In years past, representation of anything non-hetero in television and film has been pretty dismal. Of course, there are exceptions to that statement — Blue is the Warmest Colour, Milk, Moonlight — but for the most part, on-screen homosexuality isn’t typically captured or portrayed in a way that represents real life.
This is problematic for a profusion of reasons.
A lot of people realize their own sexual awakenings from a steamy scene on their favorite show. For me personally, I remember watching a K.D. Lang music video and having attraction to another person who was ALSO a female for the first time. Years later, I had a crush on Kyle MacLachlan.
If you know what both of these people look like, you’re probably drawing a line from point A to point B that isn’t quite straight, but definitely makes sense.
Right around that time, somewhere in the 90s, MacLachlan played Lang on Saturday Night Live and my life came full circle.
This digressed farther than I meant it to.
Simon Spier (Nick Robinson) is, as he will tell you, a pretty happy teen. His dad, Jack (Josh Duhamel) was the high school quarterback and married the “hot valedictorian”, Emily (Jennifer Garner). He has a sister he actually likes, Nora (Talitha Bateman), who spends her days cooking and baking in the family’s fabulous granite countertop kitchen.
When he’s not at home in his impossibly cool bedroom that is literally covered in stickers and posters that represent his extensive love of music that a 17-year-old in 2018 wouldn’t probably know about, Simon spends time with his BFFs, Leah, Abby, and Nick (Katherine Langford, Alexandra Shipp, and Jorge Lendeborg Jr., respectively).
He’s in drama, loves iced coffee, and is practically connected via IV to his phone — like any other teenager.
But, as he’ll tell you himself, he’s got one huge ass secret. Thinking he’s the only one feeling this way, Simon is surprised when another student at school posts to an anonymous message board about being gay and not knowing what to do about it.
Simon takes it upon himself to reach out to his classmate to relate and the two wind up finding a safe space inside the anonymity bubble of the internet. Unfortunately, nothing gold can stay, and these intimate emails fall into the wrong hands.
Simon will have to potentially compromise his sacred friendships to keep his secret safe.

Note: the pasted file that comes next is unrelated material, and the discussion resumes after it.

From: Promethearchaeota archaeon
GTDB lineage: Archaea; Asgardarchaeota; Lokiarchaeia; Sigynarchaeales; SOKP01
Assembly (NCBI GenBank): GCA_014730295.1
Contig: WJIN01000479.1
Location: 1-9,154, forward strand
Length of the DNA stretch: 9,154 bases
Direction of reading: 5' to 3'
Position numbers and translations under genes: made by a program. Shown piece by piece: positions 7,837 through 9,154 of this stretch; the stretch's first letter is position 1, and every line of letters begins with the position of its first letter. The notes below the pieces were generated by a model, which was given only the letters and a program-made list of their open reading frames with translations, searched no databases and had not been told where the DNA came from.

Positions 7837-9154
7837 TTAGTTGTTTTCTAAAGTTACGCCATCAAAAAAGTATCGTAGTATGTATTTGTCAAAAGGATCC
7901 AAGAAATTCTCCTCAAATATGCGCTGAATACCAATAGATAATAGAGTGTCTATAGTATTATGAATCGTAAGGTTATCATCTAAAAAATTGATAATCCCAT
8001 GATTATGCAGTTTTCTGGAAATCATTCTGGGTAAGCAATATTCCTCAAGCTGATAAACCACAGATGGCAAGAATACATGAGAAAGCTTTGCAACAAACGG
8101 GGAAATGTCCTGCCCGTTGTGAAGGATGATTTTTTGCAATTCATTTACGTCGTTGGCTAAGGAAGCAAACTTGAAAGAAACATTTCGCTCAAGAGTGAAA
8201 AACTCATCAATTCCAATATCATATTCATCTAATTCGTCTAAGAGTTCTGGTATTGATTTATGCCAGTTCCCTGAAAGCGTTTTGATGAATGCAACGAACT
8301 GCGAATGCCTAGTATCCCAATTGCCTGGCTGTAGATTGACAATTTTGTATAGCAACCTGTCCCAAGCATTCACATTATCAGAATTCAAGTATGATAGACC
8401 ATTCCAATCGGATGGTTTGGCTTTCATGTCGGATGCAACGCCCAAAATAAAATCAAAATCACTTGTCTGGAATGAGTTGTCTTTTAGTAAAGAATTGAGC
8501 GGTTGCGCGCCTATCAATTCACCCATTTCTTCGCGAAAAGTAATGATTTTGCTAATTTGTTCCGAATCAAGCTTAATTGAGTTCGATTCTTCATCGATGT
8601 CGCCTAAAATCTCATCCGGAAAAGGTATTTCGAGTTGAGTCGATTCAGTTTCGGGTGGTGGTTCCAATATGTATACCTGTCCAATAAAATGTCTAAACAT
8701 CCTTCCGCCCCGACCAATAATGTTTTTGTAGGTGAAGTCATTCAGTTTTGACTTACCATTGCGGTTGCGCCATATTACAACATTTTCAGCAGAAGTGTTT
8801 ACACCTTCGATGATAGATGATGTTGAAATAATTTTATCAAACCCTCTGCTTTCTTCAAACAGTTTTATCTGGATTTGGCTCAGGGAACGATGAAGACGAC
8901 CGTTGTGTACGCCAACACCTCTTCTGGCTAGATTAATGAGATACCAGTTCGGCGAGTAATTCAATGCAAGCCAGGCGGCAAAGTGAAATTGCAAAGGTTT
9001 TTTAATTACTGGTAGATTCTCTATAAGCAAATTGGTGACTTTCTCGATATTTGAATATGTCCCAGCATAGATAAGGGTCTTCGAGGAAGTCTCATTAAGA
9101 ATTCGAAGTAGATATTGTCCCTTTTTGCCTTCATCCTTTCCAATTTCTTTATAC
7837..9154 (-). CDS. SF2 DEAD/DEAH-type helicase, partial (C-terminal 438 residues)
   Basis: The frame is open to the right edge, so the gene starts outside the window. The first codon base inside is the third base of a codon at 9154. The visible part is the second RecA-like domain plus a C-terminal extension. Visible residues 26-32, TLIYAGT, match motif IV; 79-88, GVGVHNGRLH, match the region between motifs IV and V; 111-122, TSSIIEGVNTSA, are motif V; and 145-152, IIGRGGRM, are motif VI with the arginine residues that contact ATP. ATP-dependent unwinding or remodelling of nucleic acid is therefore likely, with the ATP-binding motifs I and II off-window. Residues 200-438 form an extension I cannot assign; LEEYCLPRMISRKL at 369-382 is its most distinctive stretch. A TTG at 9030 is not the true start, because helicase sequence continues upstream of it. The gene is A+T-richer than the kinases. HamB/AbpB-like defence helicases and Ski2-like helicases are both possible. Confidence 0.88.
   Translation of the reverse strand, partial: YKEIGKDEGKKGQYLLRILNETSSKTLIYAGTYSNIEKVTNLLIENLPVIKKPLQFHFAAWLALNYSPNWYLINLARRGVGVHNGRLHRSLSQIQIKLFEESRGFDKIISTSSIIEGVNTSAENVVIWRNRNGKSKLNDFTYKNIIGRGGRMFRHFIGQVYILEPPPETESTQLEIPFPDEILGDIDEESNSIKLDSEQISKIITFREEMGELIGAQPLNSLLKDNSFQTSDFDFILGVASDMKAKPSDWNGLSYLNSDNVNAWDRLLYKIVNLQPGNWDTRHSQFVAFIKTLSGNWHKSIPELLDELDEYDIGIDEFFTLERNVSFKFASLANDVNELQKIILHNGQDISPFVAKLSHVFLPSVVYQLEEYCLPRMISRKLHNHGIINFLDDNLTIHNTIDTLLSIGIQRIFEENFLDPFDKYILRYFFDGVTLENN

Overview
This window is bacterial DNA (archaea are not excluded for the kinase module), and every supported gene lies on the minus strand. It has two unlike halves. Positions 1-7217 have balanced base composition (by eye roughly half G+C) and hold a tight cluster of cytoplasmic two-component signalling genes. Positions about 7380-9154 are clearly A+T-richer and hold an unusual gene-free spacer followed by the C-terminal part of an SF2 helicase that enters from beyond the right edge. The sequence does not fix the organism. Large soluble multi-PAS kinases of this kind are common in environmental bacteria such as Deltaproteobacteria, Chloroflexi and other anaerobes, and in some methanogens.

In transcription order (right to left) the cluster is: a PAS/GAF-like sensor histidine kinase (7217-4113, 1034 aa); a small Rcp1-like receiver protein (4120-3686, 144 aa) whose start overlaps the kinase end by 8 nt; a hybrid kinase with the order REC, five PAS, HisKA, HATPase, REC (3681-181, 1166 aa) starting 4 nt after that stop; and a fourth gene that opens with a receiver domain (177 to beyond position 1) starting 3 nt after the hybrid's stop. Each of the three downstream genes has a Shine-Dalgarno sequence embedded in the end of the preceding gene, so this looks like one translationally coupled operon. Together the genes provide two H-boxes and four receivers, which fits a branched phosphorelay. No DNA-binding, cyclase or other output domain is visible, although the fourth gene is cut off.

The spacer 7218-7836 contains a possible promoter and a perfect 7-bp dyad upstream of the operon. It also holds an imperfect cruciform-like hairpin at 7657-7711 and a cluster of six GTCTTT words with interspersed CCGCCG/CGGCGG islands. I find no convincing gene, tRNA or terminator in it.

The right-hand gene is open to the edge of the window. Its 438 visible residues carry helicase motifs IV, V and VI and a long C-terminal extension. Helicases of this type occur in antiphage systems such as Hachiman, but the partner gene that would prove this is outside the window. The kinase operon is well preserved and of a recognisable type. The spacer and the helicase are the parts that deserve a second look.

But why? Why would someone have to keep from their loved ones a detail of paramount importance to who they are?
Because the world is full of evil.
Simon suggests the idea that straight is the default and wonders why straight kids don’t have to come out to their parents as well. It’s worth taking a moment to truly consider that.
The message this movie sends across is that we should be able to love who we love and be who we are. I was there for it, too. I am 1000% on board with love is love. Love, Simon is charming, heartfelt, and quite well-written.
It was not lost on me that there was a montage set to “I Wanna Dance with Somebody (Who Loves Me)” by Whitney Houston featuring Jennifer Garner’s movie son. If you’ll recall, Garner had her own colorful montage set to that very song in 13 Going On 30. Yes, I remember that well. And daily.
I’m saying all of this because — while I enjoyed Love, Simon very much — I couldn’t help but think about the fact that real coming out stories don’t often follow the same path as this one. I know plenty of people who’ve come out to families who no longer speak to them.
Love, Simon paints a picture of an idyllic family in this sort of utopia where the family is happy all the time and everything is beautiful. The kids at school all get along and there’s a cheeky Vice Principal (Tony Hale) who doesn’t quite get the kids but tries way too hard and it’s comedic relief in all the right places.
I’m not trying to rain on this movie’s parade at all. I thoroughly enjoyed myself — to the point of tears. However, I do worry that kids who are struggling with their own identities might see this film and gain the hope that their stories might play out the way this one does.
Most of them won’t. It’s a travesty, but it’s the reality of the situation. This movie is an escape from the world. Which is exactly what movies are supposed to be sometimes. Maybe someday, everyone who tells the world who they really are will be celebrated and a rainbow will appear out of nowhere and a fun 80s song will play while two people of the same sex kiss to the cheers of a crowd.
For now, we’ve got a movie that wants to lead us in that direction and has its heart in the right place. It’s a pure delight in a time shrouded in abysmal grey fog. Love, Simon hits theaters this weekend. See it and then check out the equally playful and sweet soundtrack (available on Spotify) for some extra good vibes!